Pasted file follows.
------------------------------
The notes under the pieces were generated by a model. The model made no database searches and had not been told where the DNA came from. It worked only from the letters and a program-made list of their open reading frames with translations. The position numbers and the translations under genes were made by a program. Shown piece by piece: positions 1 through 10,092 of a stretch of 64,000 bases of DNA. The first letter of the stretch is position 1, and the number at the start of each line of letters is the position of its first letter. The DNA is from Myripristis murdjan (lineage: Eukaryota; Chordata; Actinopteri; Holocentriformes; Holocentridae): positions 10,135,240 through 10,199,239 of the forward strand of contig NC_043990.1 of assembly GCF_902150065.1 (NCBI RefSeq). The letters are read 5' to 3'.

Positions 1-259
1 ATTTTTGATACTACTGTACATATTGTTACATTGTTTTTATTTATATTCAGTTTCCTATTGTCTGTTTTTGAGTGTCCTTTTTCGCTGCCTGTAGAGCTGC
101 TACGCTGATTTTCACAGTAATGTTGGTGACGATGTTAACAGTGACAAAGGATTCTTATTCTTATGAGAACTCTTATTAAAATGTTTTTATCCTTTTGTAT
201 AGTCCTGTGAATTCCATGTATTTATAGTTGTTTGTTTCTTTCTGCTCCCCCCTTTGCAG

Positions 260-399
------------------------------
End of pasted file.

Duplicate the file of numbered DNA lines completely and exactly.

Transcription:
The notes under the pieces were generated by a model. The model made no database searches and had not been told where the DNA came from. It worked only from the letters and a program-made list of their open reading frames with translations. The position numbers and the translations under genes were made by a program. Shown piece by piece: positions 1 through 10,092 of a stretch of 64,000 bases of DNA. The first letter of the stretch is position 1, and the number at the start of each line of letters is the position of its first letter. The DNA is from Myripristis murdjan (lineage: Eukaryota; Chordata; Actinopteri; Holocentriformes; Holocentridae): positions 10,135,240 through 10,199,239 of the forward strand of contig NC_043990.1 of assembly GCF_902150065.1 (NCBI RefSeq). The letters are read 5' to 3'.

Positions 1-259
1 ATTTTTGATACTACTGTACATATTGTTACATTGTTTTTATTTATATTCAGTTTCCTATTGTCTGTTTTTGAGTGTCCTTTTTCGCTGCCTGTAGAGCTGC
101 TACGCTGATTTTCACAGTAATGTTGGTGACGATGTTAACAGTGACAAAGGATTCTTATTCTTATGAGAACTCTTATTAAAATGTTTTTATCCTTTTGTAT
201 AGTCCTGTGAATTCCATGTATTTATAGTTGTTTGTTTCTTTCTGCTCCCCCCTTTGCAG

Positions 260-399